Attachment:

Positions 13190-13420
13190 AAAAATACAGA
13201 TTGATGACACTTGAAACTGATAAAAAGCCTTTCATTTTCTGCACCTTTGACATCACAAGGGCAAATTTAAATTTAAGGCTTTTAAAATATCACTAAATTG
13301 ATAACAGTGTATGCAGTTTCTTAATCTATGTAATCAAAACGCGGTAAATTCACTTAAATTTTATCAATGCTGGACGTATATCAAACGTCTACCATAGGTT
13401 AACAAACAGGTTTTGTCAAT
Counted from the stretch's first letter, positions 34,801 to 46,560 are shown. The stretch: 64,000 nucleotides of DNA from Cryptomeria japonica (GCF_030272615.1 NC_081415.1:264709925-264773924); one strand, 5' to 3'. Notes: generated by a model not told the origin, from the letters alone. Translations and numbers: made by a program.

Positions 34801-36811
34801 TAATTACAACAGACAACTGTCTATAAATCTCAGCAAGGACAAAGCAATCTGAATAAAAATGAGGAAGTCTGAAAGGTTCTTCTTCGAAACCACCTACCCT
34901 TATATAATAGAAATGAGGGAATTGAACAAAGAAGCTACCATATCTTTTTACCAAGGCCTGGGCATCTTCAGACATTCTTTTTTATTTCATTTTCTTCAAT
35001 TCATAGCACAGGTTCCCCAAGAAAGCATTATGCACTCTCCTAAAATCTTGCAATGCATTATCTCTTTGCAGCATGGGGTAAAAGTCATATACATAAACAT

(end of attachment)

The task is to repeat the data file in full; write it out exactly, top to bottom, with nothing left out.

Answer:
Positions 13190-13420
13190 AAAAATACAGA
13201 TTGATGACACTTGAAACTGATAAAAAGCCTTTCATTTTCTGCACCTTTGACATCACAAGGGCAAATTTAAATTTAAGGCTTTTAAAATATCACTAAATTG
13301 ATAACAGTGTATGCAGTTTCTTAATCTATGTAATCAAAACGCGGTAAATTCACTTAAATTTTATCAATGCTGGACGTATATCAAACGTCTACCATAGGTT
13401 AACAAACAGGTTTTGTCAAT
Counted from the stretch's first letter, positions 34,801 to 46,560 are shown. The stretch: 64,000 nucleotides of DNA from Cryptomeria japonica (GCF_030272615.1 NC_081415.1:264709925-264773924); one strand, 5' to 3'. Notes: generated by a model not told the origin, from the letters alone. Translations and numbers: made by a program.

Positions 34801-36811
34801 TAATTACAACAGACAACTGTCTATAAATCTCAGCAAGGACAAAGCAATCTGAATAAAAATGAGGAAGTCTGAAAGGTTCTTCTTCGAAACCACCTACCCT
34901 TATATAATAGAAATGAGGGAATTGAACAAAGAAGCTACCATATCTTTTTACCAAGGCCTGGGCATCTTCAGACATTCTTTTTTATTTCATTTTCTTCAAT
35001 TCATAGCACAGGTTCCCCAAGAAAGCATTATGCACTCTCCTAAAATCTTGCAATGCATTATCTCTTTGCAGCATGGGGTAAAAGTCATATACATAAACAT